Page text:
This is the second movie this month that I thought was something else prior to watching it to review. For some reason, I got this confused with CORNERED! (2008) starting Steve Guttenberg. Sadly, there is no Guttenberg in THE COLLECTOR (2009) so my apologies to anyone expecting SHORT CIRCUIT (1986) quips. Today is not your day.
THE COLLECTOR is a bad film, that could’ve been so much more had the direction been different. The first act has some genuine tension and emotion to it. Arkin (Josh Stewart) despite wanting to steal a ruby from the Chase family he’s working for, isn’t a complete scumbag. As Arkin works fixing up their home, he takes time to play with their daughter Hannah (Karley Scott Collins), and there’s a genuine kindness and struggle within him that is appealing. Obviously, stealing from your employer isn’t a good thing to do, but he needs to pay off his chick’s debts to protect her and his kid.
Right away, THE COLLECTOR does something that similar films like DON’T BREATHE (2016) and the SAW sequels fail at. They make a main character flawed without being unredeemable. He has a heart and a conscience, but is just fucked up and in a bad way. I like Arkin though he does creep me out a bit when he checks out the eldest daughter Jill (Madeline Zima). He’s acting like a modern-day Gary Puckett, and that’s not a good thing. Someone call the Union Gap and have them talk sense into Arkin! If they’re not available, Chris Hansen is going to need him to take a seat.
Once Arkin leaves the Chase home and meets up with his kid, the film loses steam. The unwarranted and empty change in hues and filters is indicative of the movie as a whole. I love films that display different colors to represent emotion or to show relevant changes in situations. Many times, directors will utilize colors to warn the audience of a significant shift of direction, tone or perspective. For example, in THE WIZARD OF OZ (1939) we experience the whole new world with Dorothy upon her entering Oz. Everything comes to life in such a beautiful and eye-catching way. The shift was such a profound one, and it wouldn’t have had the same effect if presented in the sepia tone used for Kansas.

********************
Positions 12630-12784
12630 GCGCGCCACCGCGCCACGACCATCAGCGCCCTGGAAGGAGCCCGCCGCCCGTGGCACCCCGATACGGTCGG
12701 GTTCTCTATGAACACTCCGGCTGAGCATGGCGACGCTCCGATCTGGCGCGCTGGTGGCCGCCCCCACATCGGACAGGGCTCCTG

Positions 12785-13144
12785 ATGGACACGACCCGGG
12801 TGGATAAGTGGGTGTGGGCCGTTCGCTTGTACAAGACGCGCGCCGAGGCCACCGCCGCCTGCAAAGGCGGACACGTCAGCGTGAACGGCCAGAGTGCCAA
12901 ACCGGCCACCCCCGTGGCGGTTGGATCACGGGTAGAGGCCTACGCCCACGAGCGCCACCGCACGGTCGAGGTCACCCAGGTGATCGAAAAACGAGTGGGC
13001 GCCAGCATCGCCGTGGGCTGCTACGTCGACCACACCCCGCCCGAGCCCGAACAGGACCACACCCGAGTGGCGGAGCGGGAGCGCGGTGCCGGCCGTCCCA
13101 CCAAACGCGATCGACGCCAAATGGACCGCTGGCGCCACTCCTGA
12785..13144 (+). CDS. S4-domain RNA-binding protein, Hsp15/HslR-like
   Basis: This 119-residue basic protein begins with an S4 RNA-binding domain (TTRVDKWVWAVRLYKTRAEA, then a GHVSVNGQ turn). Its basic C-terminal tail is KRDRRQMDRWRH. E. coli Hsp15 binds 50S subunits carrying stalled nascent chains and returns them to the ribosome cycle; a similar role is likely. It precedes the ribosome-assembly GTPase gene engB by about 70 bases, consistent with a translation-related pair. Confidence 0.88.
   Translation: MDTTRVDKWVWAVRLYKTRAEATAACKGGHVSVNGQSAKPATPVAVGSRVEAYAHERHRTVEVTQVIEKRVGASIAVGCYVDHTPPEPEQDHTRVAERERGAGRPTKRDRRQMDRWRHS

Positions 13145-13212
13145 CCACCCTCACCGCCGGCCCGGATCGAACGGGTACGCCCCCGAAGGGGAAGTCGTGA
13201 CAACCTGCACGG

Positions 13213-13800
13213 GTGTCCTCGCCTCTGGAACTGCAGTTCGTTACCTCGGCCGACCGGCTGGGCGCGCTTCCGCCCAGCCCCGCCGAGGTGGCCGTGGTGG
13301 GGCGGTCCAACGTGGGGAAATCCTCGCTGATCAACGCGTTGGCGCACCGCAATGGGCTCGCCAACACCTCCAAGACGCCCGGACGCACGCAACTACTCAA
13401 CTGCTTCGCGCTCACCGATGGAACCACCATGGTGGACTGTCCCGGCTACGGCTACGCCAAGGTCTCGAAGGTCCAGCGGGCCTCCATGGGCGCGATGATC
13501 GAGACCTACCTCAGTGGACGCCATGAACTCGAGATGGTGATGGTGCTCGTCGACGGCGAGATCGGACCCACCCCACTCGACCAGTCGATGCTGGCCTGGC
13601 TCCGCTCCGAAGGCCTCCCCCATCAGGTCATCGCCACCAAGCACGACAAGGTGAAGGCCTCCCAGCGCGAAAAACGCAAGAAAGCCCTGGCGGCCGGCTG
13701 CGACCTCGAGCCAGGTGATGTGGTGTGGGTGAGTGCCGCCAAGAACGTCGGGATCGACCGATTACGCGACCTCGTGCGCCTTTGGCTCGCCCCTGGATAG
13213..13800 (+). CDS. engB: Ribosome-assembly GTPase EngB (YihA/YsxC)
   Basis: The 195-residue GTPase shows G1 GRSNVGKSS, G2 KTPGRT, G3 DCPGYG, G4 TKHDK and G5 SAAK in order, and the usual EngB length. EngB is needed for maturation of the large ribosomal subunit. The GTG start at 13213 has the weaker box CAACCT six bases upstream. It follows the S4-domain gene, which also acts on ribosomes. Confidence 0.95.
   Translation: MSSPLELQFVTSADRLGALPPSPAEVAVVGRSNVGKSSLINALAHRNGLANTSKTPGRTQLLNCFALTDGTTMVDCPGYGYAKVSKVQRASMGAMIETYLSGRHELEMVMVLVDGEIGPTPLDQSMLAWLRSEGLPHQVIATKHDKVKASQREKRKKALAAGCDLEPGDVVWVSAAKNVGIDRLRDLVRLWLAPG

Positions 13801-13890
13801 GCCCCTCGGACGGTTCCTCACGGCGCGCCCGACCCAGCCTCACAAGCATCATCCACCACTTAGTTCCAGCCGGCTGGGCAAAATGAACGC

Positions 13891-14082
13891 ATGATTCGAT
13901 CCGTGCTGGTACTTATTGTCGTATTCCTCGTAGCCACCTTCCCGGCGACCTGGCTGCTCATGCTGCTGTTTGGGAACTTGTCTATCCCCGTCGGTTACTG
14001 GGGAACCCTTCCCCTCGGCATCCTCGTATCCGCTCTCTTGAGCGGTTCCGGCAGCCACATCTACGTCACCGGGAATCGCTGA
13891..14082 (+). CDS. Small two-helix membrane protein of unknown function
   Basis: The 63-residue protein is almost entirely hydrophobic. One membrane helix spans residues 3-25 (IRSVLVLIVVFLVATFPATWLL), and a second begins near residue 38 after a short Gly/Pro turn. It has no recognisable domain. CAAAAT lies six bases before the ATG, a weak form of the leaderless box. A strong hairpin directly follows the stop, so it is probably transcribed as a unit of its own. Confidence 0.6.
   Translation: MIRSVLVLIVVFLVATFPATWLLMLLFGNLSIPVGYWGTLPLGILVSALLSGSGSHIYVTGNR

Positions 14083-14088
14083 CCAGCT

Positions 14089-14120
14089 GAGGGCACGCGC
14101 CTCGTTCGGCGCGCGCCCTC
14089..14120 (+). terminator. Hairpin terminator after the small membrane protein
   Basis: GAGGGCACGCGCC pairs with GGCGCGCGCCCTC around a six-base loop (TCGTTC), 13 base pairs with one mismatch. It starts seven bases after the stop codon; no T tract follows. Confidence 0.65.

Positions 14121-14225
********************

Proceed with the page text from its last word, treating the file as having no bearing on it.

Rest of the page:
The original SUSPIRIA (1977) is another amazing instance of colors being used properly, and it is most likely the best and most well-known example in the world of horror. Of course, that was done by Dario Argento and I don’t hold everyone to that level of genius. Still, I’d like some rhyme or reason other than “other movies do it and we can too!” This is one factor that made me loathe DON’T BREATHE, and it gets under my skin here, too.
I can even excuse the red light in the strip club as an obvious nod to the sexuality and seductive nature of the place, but the Leprechaun green applied elsewhere is distracting. When colors are implemented without justification, especially prior to really delving into the plot, it takes the audience out of the film. It is an unintentional reminder of “hey this is just a movie” which kills the momentum and the viewer’s ability to get sucked in. Giving the benefit of the doubt, maybe the green is representative of money or Arkin’s desire for harmony and a fresh start, but it doesn’t feel right. It doesn’t ever come together in a way that communicates that consciously or even subconsciously.
When Arkin returns to the Chase house to steal the ruby and finds The Collector (Juan Fernandez) and a bunch of traps, everything falls apart. First, I understand that the family had a lot of work done on their house, and maybe they weren’t paying attention to what was being done, but I just don’t see how they missed everything. The amount of time needed to plan the traps and the intricate detail in design that went into it couldn’t go unnoticed by everyone. Patriarch Michael (Michael Reilly Burke) should’ve been more on the ball and watched those handymen closer; and I’m not excusing mama Victoria (Andrea Roth) either. She’s equally responsible for being aloof of everything going on. Whenever I have dudes in my house working, I’m on them like white on rice. No one’s going to rip off Missy!
After the first act, THE COLLECTOR becomes really boring. It’s crazy gory so if you’re just a blood-and-guts freak, you’ll be far more into this than I am. I’m not opposed to violence in films at all. Nothing about this movie offends me, but nothing compels me either. I just wanted more, and I deserved more.
Admittedly, the overall acting is quite good which made the first act quite enjoyable. Sadly, that can’t save the rest which is just dreadful.
Though, I would’ve loved to see this movie take a different route, I’m not opposed to movies that focus on traps or tests. CIRCLE (2015), the CUBE (1997) franchise and even ESCAPE ROOM (2019) to a lesser degree, are all well-thought out, interesting and great productions. I’ve not only visited them but revisited them.
THE COLLECTOR doesn’t pack the necessary punches to keep the mind occupied or the viewer captivated. Perhaps, if The Collector turned out to be JOHNNY 5 gone insane, it would’ve been better. I could see him walking around saying, “NUMBER 5 is still alive, but you ain’t bitch! I’m going to disassemble your ass.” I am all for a pissed off robot setting traps to kill humans. Hell, we could have a sequel crossover with CHOPPING MALL (1986). The possibilities are endless; and that was for all you SHORT CIRCUIT fans. You’re welcome! I hate to disappoint.
In the end, I can’t recommend THE COLLECTOR, and that’s for one really good reason: it sucks.